Despite a shrinking market for convertibles and cabriolets, Mercedes-AMG has said it is interested in developing an open-top roadster with plenty of electric mumbo.
Mercedes-AMG has its sights on the niche convertible market, with chief operating officer Markus Schafer suggesting that a drop-top EV might be in the pipeline.
“I think it’s a very attractive product and an emotional product that builds the brand,” Schafer told Top Gear magazine.
“We have to put on our thinking caps and engineer an EV in the form of a roadster … when you think about AMG and turning AMG into an electric brand, we will definitely think about a cabriolet as well,” he said.
That’s all good news, however Schafer freely admits that a roadster is a niche prospect.
“It’s not that easy to build a good-looking electric cabriolet and we have to recognise that the demand for roadsters and cabriolets is declining,” he said.
Consumers worldwide have shifted their attention (and money) to SUVs and dual-cab utilities, which have become increasingly popular, particularly over the past five years.
Sales figures published in early 2021 showed that sports car and convertible sales in Europe had dropped by almost 45 percent as consumers spent their money elsewhere.
The Mercedes-Benz SLC saw its sales plummet by 50 percent, or roughly 2000 units, in 2020, though to be fair it has since been discontinued.
While COVID-19 is clearly partially to blame for these falling figures, other vehicle types were not hit so hard. Fifteen of the top 20 best-selling vehicles in Australia in 2020 were SUVs or utes, showing just how popular those segments are for the average Australian car buyer.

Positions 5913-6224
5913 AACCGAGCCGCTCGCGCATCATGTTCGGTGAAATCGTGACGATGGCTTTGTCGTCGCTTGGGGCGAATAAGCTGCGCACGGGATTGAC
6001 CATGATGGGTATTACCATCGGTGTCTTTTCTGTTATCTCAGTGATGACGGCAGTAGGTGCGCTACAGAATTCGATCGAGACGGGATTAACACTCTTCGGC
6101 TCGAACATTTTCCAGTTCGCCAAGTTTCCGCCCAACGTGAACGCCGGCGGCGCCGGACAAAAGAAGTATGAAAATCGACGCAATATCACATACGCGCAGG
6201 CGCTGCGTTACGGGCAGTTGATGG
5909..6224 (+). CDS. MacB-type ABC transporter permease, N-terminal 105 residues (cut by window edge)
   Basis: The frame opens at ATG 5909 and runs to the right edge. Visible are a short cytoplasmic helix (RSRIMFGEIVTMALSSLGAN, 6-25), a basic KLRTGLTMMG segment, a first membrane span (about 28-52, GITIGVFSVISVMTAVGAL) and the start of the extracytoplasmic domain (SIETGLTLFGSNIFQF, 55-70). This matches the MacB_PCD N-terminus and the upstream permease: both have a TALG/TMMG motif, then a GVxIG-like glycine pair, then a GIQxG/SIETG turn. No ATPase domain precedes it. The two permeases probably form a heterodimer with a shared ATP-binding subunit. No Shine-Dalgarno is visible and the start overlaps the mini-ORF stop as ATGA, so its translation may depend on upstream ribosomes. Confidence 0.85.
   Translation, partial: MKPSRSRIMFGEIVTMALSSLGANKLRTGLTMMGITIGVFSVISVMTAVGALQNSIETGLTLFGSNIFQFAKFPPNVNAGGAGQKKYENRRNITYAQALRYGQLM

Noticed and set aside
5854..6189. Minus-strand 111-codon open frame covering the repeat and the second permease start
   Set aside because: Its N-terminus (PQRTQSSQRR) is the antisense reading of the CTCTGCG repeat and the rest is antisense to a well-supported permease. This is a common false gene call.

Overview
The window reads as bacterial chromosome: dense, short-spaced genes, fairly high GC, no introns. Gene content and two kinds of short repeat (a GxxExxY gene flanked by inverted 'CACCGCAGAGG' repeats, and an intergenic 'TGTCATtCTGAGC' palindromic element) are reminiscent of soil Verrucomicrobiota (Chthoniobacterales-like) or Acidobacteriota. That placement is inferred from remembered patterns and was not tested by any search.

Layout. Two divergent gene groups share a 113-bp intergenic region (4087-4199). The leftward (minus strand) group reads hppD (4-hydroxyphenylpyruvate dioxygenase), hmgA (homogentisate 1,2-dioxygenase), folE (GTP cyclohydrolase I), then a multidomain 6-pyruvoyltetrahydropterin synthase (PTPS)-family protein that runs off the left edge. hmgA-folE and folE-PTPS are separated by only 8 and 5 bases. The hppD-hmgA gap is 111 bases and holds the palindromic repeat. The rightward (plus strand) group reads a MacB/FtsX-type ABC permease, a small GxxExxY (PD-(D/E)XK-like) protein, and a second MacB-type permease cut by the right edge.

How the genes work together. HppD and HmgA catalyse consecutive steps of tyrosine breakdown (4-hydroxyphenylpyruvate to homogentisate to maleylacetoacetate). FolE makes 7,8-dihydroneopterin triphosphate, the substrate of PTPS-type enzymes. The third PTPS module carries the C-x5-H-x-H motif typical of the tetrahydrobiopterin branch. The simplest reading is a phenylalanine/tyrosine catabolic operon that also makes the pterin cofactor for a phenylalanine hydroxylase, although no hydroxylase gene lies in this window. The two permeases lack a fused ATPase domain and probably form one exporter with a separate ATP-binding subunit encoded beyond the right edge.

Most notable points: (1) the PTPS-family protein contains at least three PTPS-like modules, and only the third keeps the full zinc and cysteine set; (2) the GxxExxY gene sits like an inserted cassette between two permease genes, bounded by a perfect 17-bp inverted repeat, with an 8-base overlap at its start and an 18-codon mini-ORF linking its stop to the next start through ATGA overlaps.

While there is little information about an all-electric Mercedes-AMG roadster so far, we can speculate that the platform likely to be used will be shared with the upcoming seventh-generation SL roadster.
The SL53 AMG model of the R232 range will likely use a straight-six engine with ‘EQ boost’ electric technology to enhance its efficiency, though none of the all-new SL’s drivetrains have been confirmed.
On the looks front, we can’t help but think of the Mercedes-Maybach EV convertible which was first unveiled in 2017.
Powered by four independent electric motors on each wheel, the Maybach produced 560kW and could accelerate from 0-100km/h in under four seconds.
At 20 feet long, the art deco cabriolet might not be the most practical car, but it definitely wins style points – we hope the new SL takes on some of these design cues, and some of its performance, too.
The next-generation SL is set to launch in Europe in 2022.
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